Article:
By RON CRAIG
Seneca County commissioners agreed Tuesday they would sell 81 Jefferson St. in Tiffin with a stipulation the county would have six months following the sale to move records being stored there.
The commissioners want to rid the county of the three-story downtown building that has sat empty for several years, but there are numerous county records being stored there. Those records are deteriorating in the damp conditions of the structure, and the commissioners have been struggling with what will become of them if they sell the property.
Some of the records are to be converted to digital media before the paper versions are destroyed, and those that may have historical value will need to be turned over to another entity for its use after the digital conversion.
“We need to come up with a timeline,” Commission President Mike Kerschner said of the issue. “We need to give ourselves six months after the sale to get everything out.”
Kerschner said the county has been offering tours of both the 81 Jefferson St. property and the former Carnegie Library Building, where the probate and juvenile courts currently reside.
The courts will be moving to the county’s annex building next year, after the common pleas court moves into the new justice center when its construction is completed.
“It’s still up in the air,” Kerschner said of the future of the former library building, noting it may have some historical value.
The commission president also noted a building now occupied by the Soil and Water Conservation District, dubbed the ag building, is also in serious need of repair.
Commissioner Holly Stacy, who agreed with Kerschner on the timeline for the Jefferson Street property, suggested the county investigate the possibility of a joint public-private venture on a new or different building for the Soil and Water Conservation District.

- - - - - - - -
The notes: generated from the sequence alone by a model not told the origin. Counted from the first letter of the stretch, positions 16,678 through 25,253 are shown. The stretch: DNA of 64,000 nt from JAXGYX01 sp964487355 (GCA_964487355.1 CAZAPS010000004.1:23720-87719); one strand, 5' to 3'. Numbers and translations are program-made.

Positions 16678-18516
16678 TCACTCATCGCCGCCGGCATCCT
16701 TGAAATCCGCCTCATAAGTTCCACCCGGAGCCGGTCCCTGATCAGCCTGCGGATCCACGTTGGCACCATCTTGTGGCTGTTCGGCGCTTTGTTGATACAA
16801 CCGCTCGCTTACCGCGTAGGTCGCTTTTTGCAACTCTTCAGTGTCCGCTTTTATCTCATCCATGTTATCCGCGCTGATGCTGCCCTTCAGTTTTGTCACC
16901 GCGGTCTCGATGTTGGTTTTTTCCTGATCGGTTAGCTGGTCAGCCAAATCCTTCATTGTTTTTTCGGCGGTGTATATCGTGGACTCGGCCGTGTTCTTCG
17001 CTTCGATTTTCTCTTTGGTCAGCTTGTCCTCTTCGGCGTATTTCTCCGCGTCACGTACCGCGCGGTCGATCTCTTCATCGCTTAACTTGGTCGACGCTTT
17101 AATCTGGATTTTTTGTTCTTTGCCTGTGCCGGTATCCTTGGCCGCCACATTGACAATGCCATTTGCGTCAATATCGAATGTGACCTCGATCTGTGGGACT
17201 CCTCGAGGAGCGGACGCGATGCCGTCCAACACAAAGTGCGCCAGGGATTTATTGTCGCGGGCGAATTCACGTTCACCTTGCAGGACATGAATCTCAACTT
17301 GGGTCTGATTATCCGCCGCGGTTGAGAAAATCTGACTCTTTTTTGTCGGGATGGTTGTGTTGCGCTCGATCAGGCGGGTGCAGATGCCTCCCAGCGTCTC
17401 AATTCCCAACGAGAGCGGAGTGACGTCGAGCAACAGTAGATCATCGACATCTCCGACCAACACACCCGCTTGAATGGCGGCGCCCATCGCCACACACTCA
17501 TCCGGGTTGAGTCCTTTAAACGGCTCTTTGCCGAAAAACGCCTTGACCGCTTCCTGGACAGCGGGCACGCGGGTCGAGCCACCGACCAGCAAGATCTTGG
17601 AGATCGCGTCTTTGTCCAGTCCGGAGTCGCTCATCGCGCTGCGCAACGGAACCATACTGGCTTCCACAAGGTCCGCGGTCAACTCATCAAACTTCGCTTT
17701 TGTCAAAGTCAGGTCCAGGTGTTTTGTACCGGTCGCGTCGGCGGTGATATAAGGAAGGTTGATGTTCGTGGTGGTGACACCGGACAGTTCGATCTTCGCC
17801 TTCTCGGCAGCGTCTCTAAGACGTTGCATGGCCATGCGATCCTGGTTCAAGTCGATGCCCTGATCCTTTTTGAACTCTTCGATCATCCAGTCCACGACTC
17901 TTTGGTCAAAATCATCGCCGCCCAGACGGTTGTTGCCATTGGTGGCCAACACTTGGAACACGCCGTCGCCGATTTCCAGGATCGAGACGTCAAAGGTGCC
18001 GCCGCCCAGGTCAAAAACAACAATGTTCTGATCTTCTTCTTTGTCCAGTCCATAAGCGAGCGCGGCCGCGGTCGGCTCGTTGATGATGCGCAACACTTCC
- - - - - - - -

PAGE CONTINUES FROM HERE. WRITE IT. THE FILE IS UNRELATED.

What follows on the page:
During a discussion of the timing of an organizational meeting in January, where decisions will be made on who will fill the board president and vice-president positions for 2018, it was noted Ohio law mandates the session be conducted on Jan. 8.
A discussion also continued on furniture the county’s board of elections is requesting. Kerschner reiterated his desire for the elections board to resubmit a revised budget that would include the furniture, but Thomas and Stacy said the commissioners should approve the purchases.
The cost of new tables, an island in the office, and a back counter is estimated at $11,000 to $12,000.
Commissioners also approved the purchase of a new oven for the county jail at a cost of $6,600, with an additional $900 for installation.
An update on the county museum was presented by Tonia Hoffert, director. Hoffert noted the museum has had visitors from 16 states and the District of Columbia, as well as those from other countries, over the past several months.
Nine volunteers have donated 1,650 hours during that same time period, Hoffert said.
An executive session was called to discuss the sale of county-owned property, but no action was taken following the session.